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Published: Jun 29, 2017 5 min read
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It's confirmed: Amazon will again host a Prime Day sales event in July this year—and the 2017 edition of this summertime Black Friday for Amazon Prime members will be bigger than ever. This year, Prime "Day" is actually longer than a single day, starting on July 10 and lasting a total of 30 hours.

Prime Day 2017 sales kick off at 9 p.m. ET on Monday, July 10, and end at 3 a.m. ET on Wednesday, July 12. Amazon says more than 100,000 new deals will be posted as frequently as every five minutes throughout the event, and sales will take place in 13 countries.

As Prime Day custom dictates, the special deals are available exclusively to members of Amazon Prime, the service that costs $99 per year (or $10.99 monthly) and includes perks like unlimited video and music streaming, as well as two-day free shipping on most Amazon purchases.

Amazon is keeping a tight lip as to the details regarding specific kinds of deals that will be available during this year's event. But to drum up interest, the e-retail giant says there will be exclusive deals and promotions launching everyday until July 10, starting today. Today's special deals include a four-month subscription to Amazon Music Unlimited for $0.99 (it's normally $7.99 per month for Prime members); up to 40% on Kindle Unlimited subscriptions; and 40% off the first six months of subscriptions to Audible, which allows you to list to a huge library of audiobooks and original programming.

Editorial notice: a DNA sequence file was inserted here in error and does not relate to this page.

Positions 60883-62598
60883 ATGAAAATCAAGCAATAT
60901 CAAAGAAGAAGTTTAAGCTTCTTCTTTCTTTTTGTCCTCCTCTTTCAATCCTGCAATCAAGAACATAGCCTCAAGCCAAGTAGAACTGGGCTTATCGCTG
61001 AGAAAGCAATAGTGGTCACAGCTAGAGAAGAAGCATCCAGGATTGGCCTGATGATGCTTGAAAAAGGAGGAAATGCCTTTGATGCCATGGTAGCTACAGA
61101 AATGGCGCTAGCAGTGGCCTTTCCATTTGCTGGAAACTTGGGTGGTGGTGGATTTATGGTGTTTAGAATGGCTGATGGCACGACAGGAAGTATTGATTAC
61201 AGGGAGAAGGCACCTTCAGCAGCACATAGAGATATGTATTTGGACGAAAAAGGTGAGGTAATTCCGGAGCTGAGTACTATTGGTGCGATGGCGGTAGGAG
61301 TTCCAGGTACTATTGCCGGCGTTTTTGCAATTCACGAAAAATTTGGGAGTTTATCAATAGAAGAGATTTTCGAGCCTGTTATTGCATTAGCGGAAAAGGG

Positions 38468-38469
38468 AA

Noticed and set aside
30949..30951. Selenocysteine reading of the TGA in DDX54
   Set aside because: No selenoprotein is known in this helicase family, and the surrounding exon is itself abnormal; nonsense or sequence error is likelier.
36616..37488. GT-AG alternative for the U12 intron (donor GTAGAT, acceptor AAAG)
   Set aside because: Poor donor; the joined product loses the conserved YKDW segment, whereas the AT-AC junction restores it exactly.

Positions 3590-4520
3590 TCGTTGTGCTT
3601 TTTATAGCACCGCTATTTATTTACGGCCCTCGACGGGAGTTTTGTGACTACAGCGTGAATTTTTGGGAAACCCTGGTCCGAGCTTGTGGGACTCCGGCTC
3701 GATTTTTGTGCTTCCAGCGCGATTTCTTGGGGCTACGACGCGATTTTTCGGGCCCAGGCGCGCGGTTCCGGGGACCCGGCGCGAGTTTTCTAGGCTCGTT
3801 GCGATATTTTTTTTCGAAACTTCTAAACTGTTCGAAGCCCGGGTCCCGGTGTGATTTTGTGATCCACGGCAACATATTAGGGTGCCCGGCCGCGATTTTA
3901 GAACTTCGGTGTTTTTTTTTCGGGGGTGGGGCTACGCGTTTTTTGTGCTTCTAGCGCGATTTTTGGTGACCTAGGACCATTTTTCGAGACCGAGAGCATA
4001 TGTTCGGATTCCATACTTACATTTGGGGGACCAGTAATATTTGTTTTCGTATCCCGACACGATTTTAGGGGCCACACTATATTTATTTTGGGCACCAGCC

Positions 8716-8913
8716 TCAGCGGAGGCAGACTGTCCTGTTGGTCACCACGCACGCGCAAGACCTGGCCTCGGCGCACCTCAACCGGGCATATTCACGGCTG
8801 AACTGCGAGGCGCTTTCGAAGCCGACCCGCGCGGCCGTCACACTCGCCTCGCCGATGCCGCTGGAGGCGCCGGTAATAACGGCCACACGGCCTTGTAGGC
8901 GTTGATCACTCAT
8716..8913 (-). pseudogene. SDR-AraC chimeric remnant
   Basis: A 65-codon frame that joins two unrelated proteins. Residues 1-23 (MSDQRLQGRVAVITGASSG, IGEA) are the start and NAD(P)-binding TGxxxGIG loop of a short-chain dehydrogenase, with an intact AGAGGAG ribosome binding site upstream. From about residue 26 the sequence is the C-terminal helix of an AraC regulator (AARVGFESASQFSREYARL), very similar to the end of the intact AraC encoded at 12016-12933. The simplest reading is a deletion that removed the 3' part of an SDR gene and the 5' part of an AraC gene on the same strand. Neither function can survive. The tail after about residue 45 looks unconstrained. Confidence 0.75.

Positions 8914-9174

As for the deals on Prime Day itself, we do know a few things. Amazon has a long history of offering big discounts on its own devices and subscription services, and we'd be shocked if there weren't loads more of those deals this year. Earlier this week, Amazon offered a one-day $50 discount on the Amazon Echo smart speaker system, and shoppers can expect plenty of similar offers popping up over the next couple of weeks. Be on a lookout for huge discounts on Kindles, Fire tablets, Echo speakers, and perhaps even special low prices on Amazon Prime subscriptions themselves.

Amazon created Prime Day in 2015 out of the blue, attempting to bolster sales during the lull of summer with a manufactured event devoted to limited-time, rapid-fire deals. While many shoppers complained that original Prime Day deals were weird or underwhelming values, Amazon declared the event a huge success, and the mid-summer online sale-a-thon has become a tradition.

The general consensus is that the deals on Prime Day 2016 were better than those available on inaugural Prime Day the year before. Amazon will undoubtedly hype the discounts on Prime Day 2017 as the biggest and best they've ever been, and they very well may be just that. But there is some skepticism among shoppers.

In a survey conducted recently on behalf of the deal-finding website, the majority of consumers (55%) said they would wait and see how good the deals were on Prime Day before deciding whether they'd go shopping that day. Nearly 1 in 5 (19%) of those surveyed said that Prime Day sales in the past simply weren't very compelling and failed to live up to the hype.

Then again, an equal proportion of those polled—19%—said they planned on shopping on Amazon Prime Day 2017 without seeing the specifics of a single deal.

Finally, in the past, Amazon competitors like Walmart, Sears, and Best Buy piggybacked onto Prime Day by launching their own special deals in stores and online around the big sales event. These kinds of sales are bound to happen again, and shoppers won't have to be Amazon Prime members to take advantage.